A symbol of the division of Europe, the Berlin Wall was built in August 1961 by the GDR to stem the relentless flow of East Berliners heading for the West. The ‘Wall of Shame’, as the West dubbed it at the time, was meant to hermetically segregate the two parts of the city. Designed for a military purpose, with watchtowers, spotlights and barbed wire running along the top, the wall provided glaring evidence of the inability of the West and of the Soviet regime to resolve the Berlin issue and agree on a peace treaty to end the Second World War. The European Parliamentary Assembly was quick to react.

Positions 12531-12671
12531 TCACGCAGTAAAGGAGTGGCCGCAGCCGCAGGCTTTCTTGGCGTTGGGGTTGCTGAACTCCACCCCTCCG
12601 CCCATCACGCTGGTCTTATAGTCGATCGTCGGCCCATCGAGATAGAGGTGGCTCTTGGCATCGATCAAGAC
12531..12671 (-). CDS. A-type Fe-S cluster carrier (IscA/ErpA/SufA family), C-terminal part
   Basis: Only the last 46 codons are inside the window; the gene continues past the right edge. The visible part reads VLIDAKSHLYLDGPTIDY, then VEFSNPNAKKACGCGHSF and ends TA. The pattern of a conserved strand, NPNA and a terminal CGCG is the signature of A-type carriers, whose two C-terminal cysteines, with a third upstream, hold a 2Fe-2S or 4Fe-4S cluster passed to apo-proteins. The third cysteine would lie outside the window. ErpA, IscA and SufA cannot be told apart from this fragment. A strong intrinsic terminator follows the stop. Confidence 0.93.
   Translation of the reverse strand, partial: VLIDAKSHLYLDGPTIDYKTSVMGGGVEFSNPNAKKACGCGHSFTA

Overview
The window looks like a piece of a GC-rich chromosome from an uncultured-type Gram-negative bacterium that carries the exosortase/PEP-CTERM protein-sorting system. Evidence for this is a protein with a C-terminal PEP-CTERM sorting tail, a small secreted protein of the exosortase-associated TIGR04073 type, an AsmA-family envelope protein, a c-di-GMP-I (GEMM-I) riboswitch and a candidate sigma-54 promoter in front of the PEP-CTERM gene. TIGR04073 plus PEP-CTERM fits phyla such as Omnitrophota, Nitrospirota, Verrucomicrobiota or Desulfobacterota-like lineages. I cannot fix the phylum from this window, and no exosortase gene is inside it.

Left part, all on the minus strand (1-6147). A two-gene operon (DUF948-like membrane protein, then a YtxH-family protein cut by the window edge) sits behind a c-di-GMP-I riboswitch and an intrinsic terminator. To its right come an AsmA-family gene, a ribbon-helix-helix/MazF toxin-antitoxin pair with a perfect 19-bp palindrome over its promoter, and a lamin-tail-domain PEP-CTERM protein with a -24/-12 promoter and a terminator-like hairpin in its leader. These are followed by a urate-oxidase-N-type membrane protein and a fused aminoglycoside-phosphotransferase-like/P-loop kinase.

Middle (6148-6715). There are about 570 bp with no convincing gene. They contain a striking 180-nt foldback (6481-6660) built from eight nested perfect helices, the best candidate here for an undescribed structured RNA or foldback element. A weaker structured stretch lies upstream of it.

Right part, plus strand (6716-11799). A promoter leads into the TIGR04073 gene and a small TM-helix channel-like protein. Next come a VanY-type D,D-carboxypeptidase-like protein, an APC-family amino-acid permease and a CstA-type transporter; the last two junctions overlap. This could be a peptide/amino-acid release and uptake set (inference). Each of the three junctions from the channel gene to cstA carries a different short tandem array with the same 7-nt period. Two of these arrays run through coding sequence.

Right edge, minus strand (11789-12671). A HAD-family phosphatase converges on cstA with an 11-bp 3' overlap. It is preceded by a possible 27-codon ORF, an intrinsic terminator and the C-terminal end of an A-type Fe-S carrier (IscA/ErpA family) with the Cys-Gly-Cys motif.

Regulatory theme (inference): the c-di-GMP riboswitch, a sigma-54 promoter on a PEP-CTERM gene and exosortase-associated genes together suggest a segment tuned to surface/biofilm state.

On 10 and 11 October 1961, its Political Affairs Committee met, symbolically, in West Berlin, since, while they did not have the means to intervene directly to stop the wall being built, its members wanted to display the European Community’s solidarity with the people of Berlin. President Hans Furler made a declaration on the situation in Berlin, proclaiming it the ‘symbol of free Europe.’ A week later, the Assembly devoted a public debate in the plenary to the Berlin issue. In that debate, all the speakers were unanimous in protesting at the construction of the wall and denouncing the East German regime’s attacks on freedom.
Walter Hallstein, who attended these debates as President of the Commission of the European Economic Community, expressed support for the European Parliamentary Assembly’s efforts with his condemnation of the events taking place in East Berlin.